Tag Archives: lemonade stand

Lemonade Concessioneers to Unionize Due to ‘Big Mean Government’

Young lemonade stand owners across America have been the subject of government witch hunts for the last few months.

Local governments have been shutting down stands owned by children trying to make a little extra summer cash to pay for pet food, toys and trips to amusement parks. The government crack-down has all but dashed those hopes.

Now, the youthful concessioneers are fighting back. The Lemonade Makers And Operators (LMAO) union is being formed to protect the rights of the pre-pubescent entrepreneurs.

Watching the government attack Boeing and now guitar makers that are either not unionized or have decided to operate a factory in a right-to-work state, the young business owners have figured out that going union has advantages. Little Bobby McAdams said, “I just wanted to save up some money to go to Coaster World, now I have to join a union just to make a buck? Nine more years you mean democrats.. then I can vote!”

Susie Craven told CDNews that she had no choice but to join the union because “Big government is really, really big and stuff. I can’t even vote, but if my union dues being funneled to a few democrats will get them off my back so I can feed my hamster – fine, sign me up!”

this post is fiction, children aren’t really unionizing – it’s an exaggeration to prove a point .. or two.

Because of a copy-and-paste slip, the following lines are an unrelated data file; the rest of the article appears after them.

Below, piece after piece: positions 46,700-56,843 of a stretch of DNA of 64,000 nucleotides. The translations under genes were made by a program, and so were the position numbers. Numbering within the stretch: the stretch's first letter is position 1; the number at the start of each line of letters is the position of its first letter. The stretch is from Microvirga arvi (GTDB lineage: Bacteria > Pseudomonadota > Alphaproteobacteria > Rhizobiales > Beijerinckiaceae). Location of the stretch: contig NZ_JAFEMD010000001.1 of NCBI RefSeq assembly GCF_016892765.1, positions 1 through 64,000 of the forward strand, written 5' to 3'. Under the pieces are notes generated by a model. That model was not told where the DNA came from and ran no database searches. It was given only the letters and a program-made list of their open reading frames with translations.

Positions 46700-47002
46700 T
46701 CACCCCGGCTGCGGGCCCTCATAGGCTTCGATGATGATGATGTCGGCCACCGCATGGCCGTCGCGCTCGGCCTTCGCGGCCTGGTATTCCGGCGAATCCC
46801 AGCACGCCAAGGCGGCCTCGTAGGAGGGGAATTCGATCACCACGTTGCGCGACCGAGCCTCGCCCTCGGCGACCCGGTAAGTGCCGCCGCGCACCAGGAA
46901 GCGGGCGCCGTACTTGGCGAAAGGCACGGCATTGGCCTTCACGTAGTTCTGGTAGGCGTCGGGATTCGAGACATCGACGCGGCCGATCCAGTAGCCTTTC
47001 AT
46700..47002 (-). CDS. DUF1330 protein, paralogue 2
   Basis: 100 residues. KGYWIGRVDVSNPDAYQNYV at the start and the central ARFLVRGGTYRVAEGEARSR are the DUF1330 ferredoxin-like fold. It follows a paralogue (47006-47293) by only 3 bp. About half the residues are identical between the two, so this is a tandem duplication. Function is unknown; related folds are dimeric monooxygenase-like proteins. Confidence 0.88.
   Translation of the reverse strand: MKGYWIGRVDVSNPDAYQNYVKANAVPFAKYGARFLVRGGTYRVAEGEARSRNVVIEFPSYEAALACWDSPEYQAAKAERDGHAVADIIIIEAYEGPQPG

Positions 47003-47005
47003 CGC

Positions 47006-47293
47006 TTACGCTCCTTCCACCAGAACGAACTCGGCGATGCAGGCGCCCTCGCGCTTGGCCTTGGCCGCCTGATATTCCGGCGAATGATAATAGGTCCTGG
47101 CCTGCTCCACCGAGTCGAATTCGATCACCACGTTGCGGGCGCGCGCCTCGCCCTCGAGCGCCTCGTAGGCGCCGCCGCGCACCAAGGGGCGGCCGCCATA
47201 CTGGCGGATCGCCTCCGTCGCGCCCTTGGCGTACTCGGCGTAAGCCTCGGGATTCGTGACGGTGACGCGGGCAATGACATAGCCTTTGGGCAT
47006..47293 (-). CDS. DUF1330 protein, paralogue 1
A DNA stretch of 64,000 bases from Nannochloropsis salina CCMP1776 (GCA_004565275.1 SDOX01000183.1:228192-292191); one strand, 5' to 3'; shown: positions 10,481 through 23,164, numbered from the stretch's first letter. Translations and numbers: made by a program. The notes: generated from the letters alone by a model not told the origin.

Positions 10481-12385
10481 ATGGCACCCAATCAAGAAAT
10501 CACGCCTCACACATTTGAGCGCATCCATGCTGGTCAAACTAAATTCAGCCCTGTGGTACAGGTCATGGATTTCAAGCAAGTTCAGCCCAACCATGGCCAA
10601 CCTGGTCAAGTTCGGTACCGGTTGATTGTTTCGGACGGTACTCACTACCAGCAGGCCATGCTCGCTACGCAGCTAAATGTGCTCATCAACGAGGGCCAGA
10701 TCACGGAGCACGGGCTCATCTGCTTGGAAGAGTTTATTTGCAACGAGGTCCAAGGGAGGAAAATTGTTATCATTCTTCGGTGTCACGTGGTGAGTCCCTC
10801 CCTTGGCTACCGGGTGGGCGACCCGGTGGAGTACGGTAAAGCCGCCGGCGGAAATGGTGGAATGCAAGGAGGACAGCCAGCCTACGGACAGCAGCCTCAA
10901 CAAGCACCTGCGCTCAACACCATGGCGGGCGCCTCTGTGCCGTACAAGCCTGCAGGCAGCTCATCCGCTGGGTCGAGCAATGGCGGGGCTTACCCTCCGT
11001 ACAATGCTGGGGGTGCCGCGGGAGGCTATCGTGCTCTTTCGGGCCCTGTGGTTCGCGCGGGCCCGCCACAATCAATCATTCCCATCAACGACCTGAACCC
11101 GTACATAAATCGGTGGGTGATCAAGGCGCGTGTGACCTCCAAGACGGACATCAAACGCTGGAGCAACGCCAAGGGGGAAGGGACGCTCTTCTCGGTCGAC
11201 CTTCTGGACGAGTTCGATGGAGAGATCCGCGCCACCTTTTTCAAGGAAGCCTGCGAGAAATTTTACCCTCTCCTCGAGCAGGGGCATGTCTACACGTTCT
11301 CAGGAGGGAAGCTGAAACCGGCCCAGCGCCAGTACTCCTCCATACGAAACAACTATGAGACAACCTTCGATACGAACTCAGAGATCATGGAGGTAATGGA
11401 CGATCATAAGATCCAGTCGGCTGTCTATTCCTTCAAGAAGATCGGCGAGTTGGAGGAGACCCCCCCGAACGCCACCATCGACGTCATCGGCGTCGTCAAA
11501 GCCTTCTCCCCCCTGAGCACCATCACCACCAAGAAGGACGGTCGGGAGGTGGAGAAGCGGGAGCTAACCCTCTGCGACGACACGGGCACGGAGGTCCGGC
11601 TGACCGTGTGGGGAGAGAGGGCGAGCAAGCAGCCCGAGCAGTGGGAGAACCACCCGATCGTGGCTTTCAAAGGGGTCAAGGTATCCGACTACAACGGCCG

Government Regulation Kills Entrepreneurial Spirit – Again

Midway, Georgia Police shut down a one-day old small business siting a lack of permits. The enterprising young entrepreneurs had decided that instead of working for someone else, they would open a business and make their own way – their way.

The business was a lemonade stand run by three girls trying to save up for a trip to a water park The cost of the licenses required to run the stand – $50.00 per day. It would be nearly impossible for the enterprising young ladies to raise the money required for their excursion with the weight of the local government holding their profits hostage.

One girl, 14-year-old Casity Dixon, says the three had to listen to police and shut down.

The girls are now back to performing tasks for their parents to earn their money, realizing that government regulation has effectively strangled their enterprise when it had barely a chance to get started.